Revenues for the global ballast water treatment system market will skyrocket from $466.6 million in 2013 to $3.14 billion by 2023 at a compound annual growth rate of 21 percent, as new regulations drive sales of the technology, according an analysis by Frost & Sullivan.
The Global Ballast Water Treatment Systems Market report says retrofits are expected to account for a substantial share of the global market during peak installation in 2018. Bulk carriers as well as oil and chemical tankers will be key users, generating cumulative revenues of $17.76 billion and $12.68 billion respectively over the 10-year forecast period, the report says.
Shipowners face a string of impending ballast water regulations that will require a number of expensive upgrades and training. Once ratified, the Ballast Water Management Convention 2004 will require shipowners to understand compliance standards, develop a ballast water management plan, select and install a treatment system and train personnel to operate it. Ships also will be subject to survey, certification and inspection.
The convention must be ratified by 30 states representing 35 percent of the world’s merchant shipping tonnage before the regulations can go into effect. To date, signatures amounting to 30.38 percent of the world’s merchant shipping tonnage have been obtained. Should Singapore be the next to ratify the convention, the fleet size target could be reached, the Frost & Sullivan report says.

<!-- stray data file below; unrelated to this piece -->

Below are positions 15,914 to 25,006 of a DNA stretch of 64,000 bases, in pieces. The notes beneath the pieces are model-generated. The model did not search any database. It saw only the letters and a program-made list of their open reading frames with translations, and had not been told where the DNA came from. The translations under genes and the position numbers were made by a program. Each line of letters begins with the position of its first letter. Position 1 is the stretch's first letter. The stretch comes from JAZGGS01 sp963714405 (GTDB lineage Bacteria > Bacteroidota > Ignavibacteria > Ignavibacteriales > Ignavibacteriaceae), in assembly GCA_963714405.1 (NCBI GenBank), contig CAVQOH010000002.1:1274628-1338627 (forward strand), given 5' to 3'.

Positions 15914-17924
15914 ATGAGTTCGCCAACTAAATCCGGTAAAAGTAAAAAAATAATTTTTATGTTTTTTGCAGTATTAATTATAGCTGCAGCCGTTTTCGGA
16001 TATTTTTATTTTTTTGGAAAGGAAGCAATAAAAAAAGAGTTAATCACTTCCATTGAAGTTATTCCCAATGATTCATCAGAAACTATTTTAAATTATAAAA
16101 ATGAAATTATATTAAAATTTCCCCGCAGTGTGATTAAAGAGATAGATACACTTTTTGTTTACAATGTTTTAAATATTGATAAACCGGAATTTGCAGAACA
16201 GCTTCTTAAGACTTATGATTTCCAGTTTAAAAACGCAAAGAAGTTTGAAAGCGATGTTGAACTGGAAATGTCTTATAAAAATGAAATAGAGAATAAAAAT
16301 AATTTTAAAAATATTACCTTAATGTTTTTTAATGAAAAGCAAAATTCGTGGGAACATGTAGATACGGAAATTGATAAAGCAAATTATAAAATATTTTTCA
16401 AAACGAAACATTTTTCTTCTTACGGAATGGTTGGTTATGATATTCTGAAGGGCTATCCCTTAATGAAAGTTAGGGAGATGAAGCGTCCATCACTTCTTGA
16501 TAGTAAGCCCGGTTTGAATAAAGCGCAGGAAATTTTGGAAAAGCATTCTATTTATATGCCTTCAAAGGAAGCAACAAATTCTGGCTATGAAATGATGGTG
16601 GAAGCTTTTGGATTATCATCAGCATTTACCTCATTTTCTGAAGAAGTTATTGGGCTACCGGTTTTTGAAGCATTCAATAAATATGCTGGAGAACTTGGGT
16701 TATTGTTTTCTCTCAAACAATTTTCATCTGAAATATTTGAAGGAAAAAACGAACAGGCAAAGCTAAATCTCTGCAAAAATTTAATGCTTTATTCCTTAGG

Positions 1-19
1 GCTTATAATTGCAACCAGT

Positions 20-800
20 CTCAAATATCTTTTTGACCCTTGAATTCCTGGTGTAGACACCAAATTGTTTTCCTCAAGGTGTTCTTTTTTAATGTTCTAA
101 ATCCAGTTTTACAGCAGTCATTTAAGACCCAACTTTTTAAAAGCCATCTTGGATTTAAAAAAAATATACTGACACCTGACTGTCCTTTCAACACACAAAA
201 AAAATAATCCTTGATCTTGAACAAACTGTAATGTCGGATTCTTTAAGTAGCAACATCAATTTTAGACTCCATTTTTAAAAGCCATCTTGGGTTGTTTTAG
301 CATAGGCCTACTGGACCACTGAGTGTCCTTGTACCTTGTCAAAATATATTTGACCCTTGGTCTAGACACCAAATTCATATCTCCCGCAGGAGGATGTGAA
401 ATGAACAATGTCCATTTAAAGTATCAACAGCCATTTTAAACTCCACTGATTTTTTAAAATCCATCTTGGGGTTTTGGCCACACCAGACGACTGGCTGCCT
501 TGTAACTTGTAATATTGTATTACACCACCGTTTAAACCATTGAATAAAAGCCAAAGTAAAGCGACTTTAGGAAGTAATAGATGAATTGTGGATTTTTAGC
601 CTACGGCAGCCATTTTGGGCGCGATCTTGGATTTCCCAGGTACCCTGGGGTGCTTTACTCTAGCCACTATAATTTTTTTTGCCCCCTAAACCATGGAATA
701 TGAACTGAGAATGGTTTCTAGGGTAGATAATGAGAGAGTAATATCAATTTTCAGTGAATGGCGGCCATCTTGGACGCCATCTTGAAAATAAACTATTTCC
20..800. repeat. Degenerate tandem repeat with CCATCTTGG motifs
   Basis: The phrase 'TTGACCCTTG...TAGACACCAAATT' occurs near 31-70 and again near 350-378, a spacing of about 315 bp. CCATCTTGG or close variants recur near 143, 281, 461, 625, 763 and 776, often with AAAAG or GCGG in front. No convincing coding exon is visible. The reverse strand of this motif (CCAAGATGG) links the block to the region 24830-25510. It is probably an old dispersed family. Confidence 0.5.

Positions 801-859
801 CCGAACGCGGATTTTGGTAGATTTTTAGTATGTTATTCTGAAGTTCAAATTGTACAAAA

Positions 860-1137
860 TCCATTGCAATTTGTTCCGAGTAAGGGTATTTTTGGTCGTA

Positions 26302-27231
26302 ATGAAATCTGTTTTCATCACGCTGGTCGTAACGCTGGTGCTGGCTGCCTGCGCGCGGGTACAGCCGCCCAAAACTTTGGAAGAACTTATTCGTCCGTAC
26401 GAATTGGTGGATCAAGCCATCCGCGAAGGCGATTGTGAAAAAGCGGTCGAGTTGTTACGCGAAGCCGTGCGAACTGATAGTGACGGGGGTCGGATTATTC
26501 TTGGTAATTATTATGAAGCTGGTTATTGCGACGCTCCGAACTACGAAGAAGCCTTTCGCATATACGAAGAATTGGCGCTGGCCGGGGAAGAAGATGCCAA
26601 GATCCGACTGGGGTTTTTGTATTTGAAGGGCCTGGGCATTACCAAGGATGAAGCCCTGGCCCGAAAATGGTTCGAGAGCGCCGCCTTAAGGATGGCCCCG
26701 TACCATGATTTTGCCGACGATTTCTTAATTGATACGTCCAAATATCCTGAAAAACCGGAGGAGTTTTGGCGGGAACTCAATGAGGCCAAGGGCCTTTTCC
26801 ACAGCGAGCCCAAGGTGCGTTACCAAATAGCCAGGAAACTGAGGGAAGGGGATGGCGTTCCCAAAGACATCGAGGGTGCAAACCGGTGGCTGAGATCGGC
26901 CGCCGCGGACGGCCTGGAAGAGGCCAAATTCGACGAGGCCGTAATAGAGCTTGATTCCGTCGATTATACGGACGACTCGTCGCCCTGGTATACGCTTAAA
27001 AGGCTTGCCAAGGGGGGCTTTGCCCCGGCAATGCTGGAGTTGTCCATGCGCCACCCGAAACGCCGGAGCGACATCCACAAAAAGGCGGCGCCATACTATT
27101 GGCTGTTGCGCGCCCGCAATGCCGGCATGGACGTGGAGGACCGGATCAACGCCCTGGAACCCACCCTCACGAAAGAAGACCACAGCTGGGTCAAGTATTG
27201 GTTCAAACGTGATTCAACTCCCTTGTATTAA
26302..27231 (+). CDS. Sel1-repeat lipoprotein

In the interim, the US Coast Guard will require vessels using US waters to be equipped with ballast water management systems beginning in 2014.
These regulations will push sales of treatment systems, particularly in Europe, which will dominate market revenues from 2017 to 2019, the report says. The European shipyard industry also support major retrofit opportunities, creating a fertile market for the treatment systems.
The Asia-Pacific region, a center of ship building and the base for the majority of ship owners and yards, also presents an opportunity for ballast water treatment system manufacturers, the report says.
The EPA issued a final vessel general permit in March 2013 regulating discharges from commercial vessels, including ballast water. The permit tightens the discharge standard on invasive species, protects the nation’s waters from ship-borne pollutants and eliminates duplicative reporting requirements, the EPA says.